Confused by phrasal verbs? Then turn to Tim Bowen for help.

‘Obviously we are all very disappointed at the way things have turned out’. Here, turn out means to develop in a particular way or have a particular result. The phrasal verb pan out can be used with the same meaning but is slightly more informal. Turn out can also mean ‘transpire’, as in ‘It turned out that I was right all along’. Only used in the passive voice, the phrase to be turned out means to be dressed in a particular way, as in ‘He was always immaculately turned out in a dark grey suit with a white shirt’. If you turn over, you stop watching one television channel and start watching another, as in ‘Let’s turn over. I think there’s some football on the other channel’.

If you turn over information, you give it to someone in authority because you have been ordered to do so, as in ‘You will have to turn over your records to the tax authorities’. Normally only used in the passive voice, the phrase to be turned over means to be burgled, as in ‘We got home late and found that the flat had been turned over’.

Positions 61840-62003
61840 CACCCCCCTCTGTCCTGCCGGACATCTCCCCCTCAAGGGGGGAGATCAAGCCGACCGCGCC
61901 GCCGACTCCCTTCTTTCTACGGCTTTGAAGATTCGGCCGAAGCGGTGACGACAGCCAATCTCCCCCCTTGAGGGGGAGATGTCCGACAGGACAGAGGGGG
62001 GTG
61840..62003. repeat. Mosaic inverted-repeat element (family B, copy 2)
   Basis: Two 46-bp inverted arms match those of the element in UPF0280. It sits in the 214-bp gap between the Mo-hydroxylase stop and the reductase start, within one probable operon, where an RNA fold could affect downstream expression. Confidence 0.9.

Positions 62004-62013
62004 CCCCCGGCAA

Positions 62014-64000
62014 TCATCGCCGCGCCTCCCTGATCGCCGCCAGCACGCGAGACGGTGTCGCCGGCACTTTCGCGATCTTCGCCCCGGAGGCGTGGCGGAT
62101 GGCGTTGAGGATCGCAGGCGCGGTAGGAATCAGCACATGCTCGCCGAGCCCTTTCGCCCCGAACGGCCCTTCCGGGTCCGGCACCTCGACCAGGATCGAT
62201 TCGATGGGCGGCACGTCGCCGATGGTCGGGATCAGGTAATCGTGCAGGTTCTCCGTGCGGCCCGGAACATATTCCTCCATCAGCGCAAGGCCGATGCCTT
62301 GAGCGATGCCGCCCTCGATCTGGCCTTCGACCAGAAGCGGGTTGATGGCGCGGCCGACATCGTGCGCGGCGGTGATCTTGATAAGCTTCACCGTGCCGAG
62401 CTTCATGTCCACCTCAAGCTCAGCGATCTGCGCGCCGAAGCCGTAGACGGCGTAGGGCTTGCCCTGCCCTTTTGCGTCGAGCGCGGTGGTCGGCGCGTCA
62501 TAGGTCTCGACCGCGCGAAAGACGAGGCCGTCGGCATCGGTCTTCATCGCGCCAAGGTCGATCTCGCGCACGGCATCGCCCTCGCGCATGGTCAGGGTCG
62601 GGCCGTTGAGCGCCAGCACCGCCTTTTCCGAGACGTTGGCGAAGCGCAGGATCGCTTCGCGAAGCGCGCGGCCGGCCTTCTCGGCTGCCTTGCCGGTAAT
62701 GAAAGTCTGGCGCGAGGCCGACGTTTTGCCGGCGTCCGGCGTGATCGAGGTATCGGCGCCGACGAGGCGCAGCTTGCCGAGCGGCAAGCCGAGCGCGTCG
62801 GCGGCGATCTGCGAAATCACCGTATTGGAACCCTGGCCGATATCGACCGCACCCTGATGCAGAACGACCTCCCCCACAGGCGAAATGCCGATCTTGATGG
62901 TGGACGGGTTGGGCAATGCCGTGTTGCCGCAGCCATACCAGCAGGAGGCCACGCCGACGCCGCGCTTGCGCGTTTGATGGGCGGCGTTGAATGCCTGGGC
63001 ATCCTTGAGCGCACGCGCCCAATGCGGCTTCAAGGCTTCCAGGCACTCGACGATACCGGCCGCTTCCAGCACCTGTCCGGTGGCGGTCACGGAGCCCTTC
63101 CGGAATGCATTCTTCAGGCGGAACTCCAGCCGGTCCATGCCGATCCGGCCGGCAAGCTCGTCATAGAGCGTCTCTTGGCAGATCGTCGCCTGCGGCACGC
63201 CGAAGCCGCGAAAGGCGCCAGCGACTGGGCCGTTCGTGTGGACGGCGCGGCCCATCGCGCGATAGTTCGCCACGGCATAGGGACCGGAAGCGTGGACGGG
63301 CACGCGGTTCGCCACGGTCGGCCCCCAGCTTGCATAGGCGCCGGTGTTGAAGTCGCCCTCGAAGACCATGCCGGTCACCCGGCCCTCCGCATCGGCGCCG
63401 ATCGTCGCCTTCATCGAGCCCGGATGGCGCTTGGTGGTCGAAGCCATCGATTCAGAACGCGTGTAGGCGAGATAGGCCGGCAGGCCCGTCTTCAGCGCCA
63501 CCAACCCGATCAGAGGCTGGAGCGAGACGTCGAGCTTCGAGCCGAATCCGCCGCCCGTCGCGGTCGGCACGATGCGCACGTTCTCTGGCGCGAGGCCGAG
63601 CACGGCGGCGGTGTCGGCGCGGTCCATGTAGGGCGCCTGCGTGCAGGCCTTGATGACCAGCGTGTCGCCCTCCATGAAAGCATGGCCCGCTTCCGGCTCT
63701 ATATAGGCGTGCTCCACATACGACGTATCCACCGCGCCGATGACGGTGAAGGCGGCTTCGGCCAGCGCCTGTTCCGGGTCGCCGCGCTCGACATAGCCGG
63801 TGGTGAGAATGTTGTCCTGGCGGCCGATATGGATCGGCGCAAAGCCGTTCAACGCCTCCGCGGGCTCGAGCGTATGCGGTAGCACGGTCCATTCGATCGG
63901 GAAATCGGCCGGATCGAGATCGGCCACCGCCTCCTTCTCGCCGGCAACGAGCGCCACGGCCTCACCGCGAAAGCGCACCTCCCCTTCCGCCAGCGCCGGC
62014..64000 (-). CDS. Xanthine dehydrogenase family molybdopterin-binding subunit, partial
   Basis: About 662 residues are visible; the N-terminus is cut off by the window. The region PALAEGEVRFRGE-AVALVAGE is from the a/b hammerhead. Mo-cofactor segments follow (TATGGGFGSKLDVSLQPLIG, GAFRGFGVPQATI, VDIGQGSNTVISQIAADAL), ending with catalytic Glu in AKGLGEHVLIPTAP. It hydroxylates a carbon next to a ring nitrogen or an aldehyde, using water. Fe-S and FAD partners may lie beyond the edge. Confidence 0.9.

If you turn to someone, you go to them for help when you are in a difficult situation, as in ‘I’m sorry, but I had no-one else to turn to’. If you start to do or use something in an attempt to help yourself to deal with a difficult situation, you turn to it (often, but not always, something with negative connotations), as in ‘Some young people in deprived areas like this turn to crime to support a drug habit’.